Tony Ackland

From 1d4chan
Big Gay Purple d4.png This article is a skub. You can help 1d4chan by expanding it

Tony Ackland is an artist who has worked on pieces found in many works in the tabletop gaming genre over the years, although his primary claim to fame is quite literally designing most of the Chaos and Daemon aesthetic for Games Workshop and Citadel.

The Legend[edit]

Tony Ackland grew up like a typical early modern nerd, inspired by both science fiction and fantasy short stories and movies, particularly by the fantastic cover art to movie posters, music albums, and pulp magazines. Originally a freelance miniature sculptor, Ackland met Bryan Ansell at a convention and sculpted a few pieces and provides artwork for Ansell's cofounded company Asgard Miniatures. After Ansell sold his stock to his partners in 1981 and went to work with Ian Livingstone and Steve Jackson to found Citadel Miniatures while Ackland followed his friend to do the same work for them.

While initially Ansell butter heads with Livingstone and Jackson over company policy followed by selling his shares and a leave of absence, the poor management of the other two lead to them to put Ansell entirely in charge of Citadel upon his return. Ansell immediately hired Ackland as a fulltime employee.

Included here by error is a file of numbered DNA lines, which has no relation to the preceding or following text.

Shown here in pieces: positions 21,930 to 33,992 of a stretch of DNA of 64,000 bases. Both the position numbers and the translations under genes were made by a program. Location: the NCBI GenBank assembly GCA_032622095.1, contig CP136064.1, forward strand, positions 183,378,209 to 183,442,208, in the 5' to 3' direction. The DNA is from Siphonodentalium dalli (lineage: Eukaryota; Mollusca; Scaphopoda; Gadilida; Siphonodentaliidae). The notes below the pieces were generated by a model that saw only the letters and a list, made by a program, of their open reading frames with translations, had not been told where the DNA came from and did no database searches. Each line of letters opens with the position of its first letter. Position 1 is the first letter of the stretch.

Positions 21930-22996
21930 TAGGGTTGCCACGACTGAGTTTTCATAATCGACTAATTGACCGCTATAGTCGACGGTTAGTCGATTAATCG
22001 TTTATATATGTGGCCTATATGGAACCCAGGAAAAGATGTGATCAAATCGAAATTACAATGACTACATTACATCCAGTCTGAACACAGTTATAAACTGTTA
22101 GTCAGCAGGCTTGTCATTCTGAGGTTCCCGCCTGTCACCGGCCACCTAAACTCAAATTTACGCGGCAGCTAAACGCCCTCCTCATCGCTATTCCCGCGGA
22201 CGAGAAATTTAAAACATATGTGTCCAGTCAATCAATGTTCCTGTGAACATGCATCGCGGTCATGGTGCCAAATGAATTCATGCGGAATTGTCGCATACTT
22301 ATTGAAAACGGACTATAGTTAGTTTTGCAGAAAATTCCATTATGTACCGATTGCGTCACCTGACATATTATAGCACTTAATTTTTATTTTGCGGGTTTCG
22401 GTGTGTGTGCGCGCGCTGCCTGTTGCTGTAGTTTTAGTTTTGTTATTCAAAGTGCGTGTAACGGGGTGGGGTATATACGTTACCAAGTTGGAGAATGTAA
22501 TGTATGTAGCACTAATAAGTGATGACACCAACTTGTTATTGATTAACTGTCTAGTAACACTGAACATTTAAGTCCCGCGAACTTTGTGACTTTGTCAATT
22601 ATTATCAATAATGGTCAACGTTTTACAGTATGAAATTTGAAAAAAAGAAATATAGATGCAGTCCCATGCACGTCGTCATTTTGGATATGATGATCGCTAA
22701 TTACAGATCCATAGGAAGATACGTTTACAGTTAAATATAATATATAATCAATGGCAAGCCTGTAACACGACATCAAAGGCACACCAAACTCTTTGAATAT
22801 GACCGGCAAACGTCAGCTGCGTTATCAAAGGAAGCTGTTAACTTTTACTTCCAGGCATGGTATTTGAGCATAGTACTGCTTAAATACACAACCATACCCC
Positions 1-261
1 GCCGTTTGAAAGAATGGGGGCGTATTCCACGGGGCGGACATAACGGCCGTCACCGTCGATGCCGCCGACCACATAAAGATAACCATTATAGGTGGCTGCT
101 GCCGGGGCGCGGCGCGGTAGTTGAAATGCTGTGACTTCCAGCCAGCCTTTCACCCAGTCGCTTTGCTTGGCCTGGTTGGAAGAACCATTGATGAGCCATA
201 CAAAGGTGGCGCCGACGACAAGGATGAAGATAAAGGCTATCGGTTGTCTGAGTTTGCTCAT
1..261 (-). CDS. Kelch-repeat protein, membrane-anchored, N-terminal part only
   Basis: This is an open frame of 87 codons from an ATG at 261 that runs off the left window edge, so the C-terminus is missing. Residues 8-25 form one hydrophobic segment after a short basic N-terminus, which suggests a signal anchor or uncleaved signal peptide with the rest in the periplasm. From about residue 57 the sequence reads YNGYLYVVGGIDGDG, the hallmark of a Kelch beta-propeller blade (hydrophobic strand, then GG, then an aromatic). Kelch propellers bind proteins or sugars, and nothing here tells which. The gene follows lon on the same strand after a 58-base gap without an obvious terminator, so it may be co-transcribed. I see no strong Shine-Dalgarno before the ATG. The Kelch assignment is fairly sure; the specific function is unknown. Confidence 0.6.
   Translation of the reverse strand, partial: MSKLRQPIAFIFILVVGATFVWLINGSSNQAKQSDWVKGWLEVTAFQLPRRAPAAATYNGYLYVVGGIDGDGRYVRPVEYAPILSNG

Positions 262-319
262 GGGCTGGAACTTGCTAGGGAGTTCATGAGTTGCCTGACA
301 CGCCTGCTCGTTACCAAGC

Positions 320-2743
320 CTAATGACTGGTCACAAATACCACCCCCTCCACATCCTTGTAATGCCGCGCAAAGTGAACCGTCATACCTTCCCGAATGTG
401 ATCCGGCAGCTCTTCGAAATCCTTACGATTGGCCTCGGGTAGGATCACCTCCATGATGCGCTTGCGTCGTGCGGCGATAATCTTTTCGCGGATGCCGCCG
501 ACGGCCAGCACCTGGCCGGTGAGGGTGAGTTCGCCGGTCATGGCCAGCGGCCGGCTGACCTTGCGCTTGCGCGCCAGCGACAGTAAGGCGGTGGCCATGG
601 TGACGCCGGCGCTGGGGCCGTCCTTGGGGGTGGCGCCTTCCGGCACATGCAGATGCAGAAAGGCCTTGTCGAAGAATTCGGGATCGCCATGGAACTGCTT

Ackland and the rest of the artists shared the workload between advert design, miniature concept, and illustrations. Early on the plan was for Citadel to make a name for itself by producing licensed work for Ral Partha, so Ackland took inspiration from the work of Tom Meier in his designs which notably resulted in Druchii aesthetics. Plans for working with Ral Partha ended when Ansell hired Michael and Alan Perry, two very talented sculptors who preferred a historical look to the typical high fantasy of the time, and the three sculptors worked together to produce the unique Warhammer aesthetic of historical fantasy.

By 1983 Citadel was the most financially successful part of the Games Workshop company under Ansell, while Livingstone and Jackson had used the Fighting Fantasy books to become millionaires. The two sold the company to Ansell with the result being, according to Ackland, more artistic freedom but more "decision by committee" resulting in Ackland focusing his work on Flame Productions, the Games Workshop branch that put out Warhammer Fantasy Roleplay which at the time consisted of just Ackland, Graeme Davis, and Mike Brunton. Flame was treated as a separate company from Games Workshop, technically making Ackland a part-time employee, and the trio worked on various RPG supplements as well as White Dwarf articles (and articles for Warlock, a White Dwarf spinoff). Ackland was put on the team for an RPG project called Confrontation, but most of his work on it was never released as it was decided that the adult-themed game set in the 40k universe should have the themes toned down for a younger audience and extra incentive made to buy miniatures, the result being Necromunda.